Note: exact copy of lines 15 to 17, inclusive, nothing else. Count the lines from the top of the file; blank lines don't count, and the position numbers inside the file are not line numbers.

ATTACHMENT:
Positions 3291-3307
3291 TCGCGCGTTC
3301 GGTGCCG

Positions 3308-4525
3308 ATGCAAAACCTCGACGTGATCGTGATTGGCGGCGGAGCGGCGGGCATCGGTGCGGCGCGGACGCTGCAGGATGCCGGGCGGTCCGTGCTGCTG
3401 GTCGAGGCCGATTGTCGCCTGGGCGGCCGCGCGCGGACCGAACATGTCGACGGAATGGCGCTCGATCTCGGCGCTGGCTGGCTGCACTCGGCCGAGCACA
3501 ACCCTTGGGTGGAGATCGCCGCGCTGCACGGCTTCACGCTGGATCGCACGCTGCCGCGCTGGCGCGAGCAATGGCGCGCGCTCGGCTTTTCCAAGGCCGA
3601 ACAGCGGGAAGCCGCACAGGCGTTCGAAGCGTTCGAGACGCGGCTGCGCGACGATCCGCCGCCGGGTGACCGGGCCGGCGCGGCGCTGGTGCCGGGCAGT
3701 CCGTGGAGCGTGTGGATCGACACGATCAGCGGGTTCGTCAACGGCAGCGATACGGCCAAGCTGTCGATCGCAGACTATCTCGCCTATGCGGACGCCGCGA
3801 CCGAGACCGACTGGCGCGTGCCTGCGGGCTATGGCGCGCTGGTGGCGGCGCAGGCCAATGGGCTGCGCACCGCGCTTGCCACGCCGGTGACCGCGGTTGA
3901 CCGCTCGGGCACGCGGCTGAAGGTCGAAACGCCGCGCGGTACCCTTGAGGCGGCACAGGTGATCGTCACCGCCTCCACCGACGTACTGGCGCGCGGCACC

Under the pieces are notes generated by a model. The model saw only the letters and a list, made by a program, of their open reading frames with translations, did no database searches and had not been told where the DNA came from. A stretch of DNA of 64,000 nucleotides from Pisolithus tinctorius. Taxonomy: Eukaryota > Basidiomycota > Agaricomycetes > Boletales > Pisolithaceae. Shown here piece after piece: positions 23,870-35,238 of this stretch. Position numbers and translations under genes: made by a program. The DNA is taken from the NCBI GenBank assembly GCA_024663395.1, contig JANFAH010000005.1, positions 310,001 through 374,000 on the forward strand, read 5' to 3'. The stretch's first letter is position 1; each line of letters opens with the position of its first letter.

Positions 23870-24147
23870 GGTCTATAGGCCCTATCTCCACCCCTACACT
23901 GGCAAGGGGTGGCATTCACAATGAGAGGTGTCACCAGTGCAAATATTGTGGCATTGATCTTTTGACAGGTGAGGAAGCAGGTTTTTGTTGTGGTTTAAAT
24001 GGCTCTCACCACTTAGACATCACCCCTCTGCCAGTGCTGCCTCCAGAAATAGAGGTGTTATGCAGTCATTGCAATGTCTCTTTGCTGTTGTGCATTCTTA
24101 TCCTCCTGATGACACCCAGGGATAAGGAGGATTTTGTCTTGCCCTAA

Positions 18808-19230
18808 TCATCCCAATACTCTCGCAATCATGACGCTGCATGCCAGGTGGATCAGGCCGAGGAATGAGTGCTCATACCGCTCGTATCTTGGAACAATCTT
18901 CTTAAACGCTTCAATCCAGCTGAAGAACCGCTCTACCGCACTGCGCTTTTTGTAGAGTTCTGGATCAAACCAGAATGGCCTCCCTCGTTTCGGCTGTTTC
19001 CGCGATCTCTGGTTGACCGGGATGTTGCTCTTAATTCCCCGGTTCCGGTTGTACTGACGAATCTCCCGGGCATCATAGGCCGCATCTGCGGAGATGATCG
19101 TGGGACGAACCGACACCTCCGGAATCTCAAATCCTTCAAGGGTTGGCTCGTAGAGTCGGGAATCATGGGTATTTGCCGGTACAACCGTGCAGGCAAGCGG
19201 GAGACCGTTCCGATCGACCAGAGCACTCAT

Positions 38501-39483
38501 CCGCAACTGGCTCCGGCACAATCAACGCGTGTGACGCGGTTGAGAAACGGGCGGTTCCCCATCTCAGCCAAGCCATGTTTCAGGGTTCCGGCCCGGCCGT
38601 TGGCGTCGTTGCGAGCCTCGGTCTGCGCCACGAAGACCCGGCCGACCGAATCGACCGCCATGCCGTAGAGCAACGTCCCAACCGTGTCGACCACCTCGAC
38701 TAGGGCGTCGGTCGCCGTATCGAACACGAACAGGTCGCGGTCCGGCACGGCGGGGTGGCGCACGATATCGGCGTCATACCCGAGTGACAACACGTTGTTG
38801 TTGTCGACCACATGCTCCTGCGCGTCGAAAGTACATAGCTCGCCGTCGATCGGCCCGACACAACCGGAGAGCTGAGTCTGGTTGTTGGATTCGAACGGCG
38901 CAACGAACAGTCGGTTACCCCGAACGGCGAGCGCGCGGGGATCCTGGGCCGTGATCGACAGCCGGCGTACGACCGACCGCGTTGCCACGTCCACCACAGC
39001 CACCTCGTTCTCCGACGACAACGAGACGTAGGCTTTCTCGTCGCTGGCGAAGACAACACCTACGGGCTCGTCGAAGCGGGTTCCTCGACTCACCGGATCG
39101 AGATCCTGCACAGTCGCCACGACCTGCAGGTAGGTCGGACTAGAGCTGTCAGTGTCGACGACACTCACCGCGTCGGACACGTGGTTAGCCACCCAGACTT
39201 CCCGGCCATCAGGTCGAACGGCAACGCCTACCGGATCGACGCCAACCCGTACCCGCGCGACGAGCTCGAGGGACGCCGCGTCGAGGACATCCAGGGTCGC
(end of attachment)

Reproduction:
23901 GGCAAGGGGTGGCATTCACAATGAGAGGTGTCACCAGTGCAAATATTGTGGCATTGATCTTTTGACAGGTGAGGAAGCAGGTTTTTGTTGTGGTTTAAAT
24001 GGCTCTCACCACTTAGACATCACCCCTCTGCCAGTGCTGCCTCCAGAAATAGAGGTGTTATGCAGTCATTGCAATGTCTCTTTGCTGTTGTGCATTCTTA
24101 TCCTCCTGATGACACCCAGGGATAAGGAGGATTTTGTCTTGCCCTAA